A brief comment on this morning’s (er, last night’s) events: I’d really like to thank Mitt Romney for selecting a politician who identifies with a religious minority to run alongside him in November. Objectivists have been heartlessly maligned by our industrio-capitalist society ever since the Messiah Ayn Rand left us mortals with only Peter (Alan Greenspan) and Paul (Leonard Peikoff) to propagate her legacy.
Actually, GOP VP-nominee (that’s painfully catchy) Paul Ryan does in fact belong to a minority religious affiliation, albeit one that isn’t without pretty significant influence and trust in today’s America: like Newt Gingrich and Rick Santorum before him, he’s Roman Catholic. He actually represents an interesting alternative to Newt and Rick, though, as his speeches are far more often peppered with reverence for the Atlas Shrugged author and how she inspires his “fiscal responisibility” platform than they are with appeals to Pope Benedict or condemnations of abortion.
Again, naturally, this is an election year where the economy is the issue de force. Which makes Romney’s selection, a fellow whose faithful devotion to his fiscal philosophy even led him to require his staffers to read Rand’s holy magnum opus, even more unsettling for those of us who support socioeconomic equality and class restructuring. Oddly, the only time Ryan falls back on his Catholic faith is when challenged as a Randroid, where essentially he dismisses the notion that his economic philosophy is centered in cold, hard isolationism (painted with the bright colors of “responsibility”) and holds that he derives his values from Thomas Aquinas.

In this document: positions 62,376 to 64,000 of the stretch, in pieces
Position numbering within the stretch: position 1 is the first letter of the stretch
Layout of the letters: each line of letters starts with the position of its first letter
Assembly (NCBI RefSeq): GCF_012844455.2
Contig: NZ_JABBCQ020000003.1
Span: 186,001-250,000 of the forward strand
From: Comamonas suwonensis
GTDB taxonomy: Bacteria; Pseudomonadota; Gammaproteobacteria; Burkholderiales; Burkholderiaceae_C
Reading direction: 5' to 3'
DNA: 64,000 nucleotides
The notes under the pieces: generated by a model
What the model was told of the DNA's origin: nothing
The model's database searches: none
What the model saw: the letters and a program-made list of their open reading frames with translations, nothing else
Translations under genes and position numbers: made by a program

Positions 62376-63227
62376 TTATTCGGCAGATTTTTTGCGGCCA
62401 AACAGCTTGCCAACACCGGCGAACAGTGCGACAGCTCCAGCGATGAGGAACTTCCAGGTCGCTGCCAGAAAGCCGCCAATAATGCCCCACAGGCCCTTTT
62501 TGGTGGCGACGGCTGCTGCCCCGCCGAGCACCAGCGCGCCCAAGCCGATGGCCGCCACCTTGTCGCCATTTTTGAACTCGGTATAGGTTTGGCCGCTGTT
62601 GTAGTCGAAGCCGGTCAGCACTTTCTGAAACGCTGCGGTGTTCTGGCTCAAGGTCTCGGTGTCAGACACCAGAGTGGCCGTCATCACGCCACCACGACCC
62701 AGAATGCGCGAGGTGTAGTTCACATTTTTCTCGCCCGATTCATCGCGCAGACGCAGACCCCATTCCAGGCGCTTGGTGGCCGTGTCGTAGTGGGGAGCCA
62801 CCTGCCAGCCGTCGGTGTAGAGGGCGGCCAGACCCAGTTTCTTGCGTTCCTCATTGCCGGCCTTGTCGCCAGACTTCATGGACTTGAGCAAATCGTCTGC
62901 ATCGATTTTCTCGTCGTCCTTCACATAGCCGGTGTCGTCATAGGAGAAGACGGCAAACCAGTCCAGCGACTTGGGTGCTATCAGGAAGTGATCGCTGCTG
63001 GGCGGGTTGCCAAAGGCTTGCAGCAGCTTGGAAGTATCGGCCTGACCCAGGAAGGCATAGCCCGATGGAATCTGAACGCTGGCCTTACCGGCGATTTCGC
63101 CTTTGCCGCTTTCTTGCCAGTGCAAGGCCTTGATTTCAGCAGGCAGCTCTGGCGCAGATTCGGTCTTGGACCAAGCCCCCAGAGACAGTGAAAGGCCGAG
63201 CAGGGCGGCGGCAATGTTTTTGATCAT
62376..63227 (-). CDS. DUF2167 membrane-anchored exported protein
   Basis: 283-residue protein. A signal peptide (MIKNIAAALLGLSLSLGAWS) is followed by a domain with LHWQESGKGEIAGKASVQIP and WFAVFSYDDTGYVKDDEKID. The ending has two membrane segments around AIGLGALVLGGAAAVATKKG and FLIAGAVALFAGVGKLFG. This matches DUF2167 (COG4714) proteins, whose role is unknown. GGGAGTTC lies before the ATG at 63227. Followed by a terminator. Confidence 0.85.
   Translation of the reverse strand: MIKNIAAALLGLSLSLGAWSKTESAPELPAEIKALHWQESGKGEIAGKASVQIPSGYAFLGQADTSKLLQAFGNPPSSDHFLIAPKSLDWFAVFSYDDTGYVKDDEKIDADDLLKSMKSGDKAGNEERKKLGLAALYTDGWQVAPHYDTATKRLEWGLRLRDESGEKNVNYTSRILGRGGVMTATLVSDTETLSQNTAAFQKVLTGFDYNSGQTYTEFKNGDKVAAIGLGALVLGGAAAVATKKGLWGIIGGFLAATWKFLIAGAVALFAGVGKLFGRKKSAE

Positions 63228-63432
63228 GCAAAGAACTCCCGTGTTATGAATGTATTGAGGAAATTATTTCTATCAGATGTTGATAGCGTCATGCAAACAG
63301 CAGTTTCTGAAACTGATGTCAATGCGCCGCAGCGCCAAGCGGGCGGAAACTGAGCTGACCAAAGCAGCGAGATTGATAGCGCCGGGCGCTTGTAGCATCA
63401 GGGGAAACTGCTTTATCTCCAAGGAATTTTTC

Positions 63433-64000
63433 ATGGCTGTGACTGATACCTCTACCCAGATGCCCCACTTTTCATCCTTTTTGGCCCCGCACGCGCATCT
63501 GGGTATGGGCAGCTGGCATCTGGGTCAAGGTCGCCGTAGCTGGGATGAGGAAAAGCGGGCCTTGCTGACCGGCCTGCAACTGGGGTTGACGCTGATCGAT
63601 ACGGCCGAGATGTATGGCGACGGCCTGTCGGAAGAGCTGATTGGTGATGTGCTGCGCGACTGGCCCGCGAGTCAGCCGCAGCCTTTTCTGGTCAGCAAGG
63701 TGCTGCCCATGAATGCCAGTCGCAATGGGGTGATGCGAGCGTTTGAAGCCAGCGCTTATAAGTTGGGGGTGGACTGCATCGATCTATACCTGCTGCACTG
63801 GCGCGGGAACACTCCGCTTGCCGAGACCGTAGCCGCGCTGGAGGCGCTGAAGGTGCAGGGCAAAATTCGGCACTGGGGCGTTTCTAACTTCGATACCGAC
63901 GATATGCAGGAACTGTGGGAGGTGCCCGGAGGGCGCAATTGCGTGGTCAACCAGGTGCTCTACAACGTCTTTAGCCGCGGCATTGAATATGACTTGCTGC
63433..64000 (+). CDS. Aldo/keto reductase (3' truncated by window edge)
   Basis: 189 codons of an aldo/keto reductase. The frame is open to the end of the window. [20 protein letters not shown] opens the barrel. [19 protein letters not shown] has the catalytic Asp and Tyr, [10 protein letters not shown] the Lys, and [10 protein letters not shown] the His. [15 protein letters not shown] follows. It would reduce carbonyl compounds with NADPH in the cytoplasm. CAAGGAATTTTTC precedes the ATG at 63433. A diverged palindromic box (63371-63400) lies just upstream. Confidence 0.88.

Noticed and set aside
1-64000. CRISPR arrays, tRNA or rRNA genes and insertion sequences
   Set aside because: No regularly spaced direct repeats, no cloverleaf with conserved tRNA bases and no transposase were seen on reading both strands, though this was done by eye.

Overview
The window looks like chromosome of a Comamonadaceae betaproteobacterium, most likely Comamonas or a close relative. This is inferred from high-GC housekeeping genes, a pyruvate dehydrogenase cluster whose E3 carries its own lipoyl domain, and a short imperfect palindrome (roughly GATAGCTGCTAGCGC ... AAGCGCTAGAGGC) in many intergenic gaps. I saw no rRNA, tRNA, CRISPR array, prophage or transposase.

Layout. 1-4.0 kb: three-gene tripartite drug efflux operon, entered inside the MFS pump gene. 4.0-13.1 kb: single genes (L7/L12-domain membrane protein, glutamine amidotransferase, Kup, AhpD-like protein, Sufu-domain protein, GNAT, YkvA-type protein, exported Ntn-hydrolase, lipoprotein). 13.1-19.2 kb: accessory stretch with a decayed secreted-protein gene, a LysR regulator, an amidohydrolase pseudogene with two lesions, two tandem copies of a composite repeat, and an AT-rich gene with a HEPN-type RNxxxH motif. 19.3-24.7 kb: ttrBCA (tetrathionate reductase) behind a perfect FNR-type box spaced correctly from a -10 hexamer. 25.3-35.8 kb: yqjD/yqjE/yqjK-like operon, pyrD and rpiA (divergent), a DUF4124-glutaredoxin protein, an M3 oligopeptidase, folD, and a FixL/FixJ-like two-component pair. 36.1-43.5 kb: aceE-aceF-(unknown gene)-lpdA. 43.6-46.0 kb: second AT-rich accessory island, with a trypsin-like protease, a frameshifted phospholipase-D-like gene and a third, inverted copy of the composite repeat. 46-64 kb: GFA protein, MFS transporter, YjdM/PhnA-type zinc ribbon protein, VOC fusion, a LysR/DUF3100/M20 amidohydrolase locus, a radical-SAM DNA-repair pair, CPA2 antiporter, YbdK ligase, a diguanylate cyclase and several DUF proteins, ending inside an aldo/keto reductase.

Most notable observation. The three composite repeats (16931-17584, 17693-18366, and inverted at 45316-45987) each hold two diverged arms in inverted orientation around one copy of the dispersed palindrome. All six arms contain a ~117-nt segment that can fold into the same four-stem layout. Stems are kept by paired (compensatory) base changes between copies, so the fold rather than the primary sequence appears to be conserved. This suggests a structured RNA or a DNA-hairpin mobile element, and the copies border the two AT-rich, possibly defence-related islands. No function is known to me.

Fair enough. Although, Aquinas asked that we “beware of the person of one book.” And, of course, that we worship capital-R Reason, and the individual will is the path to salvation, and that a just price is dependent on the costs of production and not the collective needs of society. Perhaps our “future VP” is just afraid of aligning himself with the “A”-word?
Keep pedaling, James Taggart. Er, I mean, Bruce Wayne. Er, I mean, Paul.
Walker Bristol grew up in southeastern North Carolina, in a town somewhat known for being the principal filming location of Dawson’s Creek (his parents, and reality, insist that his brother Dawson was born and named prior to the show’s pilot). He escaped to Boston when he was 17, and now serves Italian food and studies religion and linguistics at Tufts University. He wrestled in high school, but now mostly ballroom dances and jams on the piano with the rest of the Tufts Freethought Society. For the first decade of his life, Walker believed “incorrectly” that he was living in the Star Wars universe. Having never been to space, he remains agnostic on that question.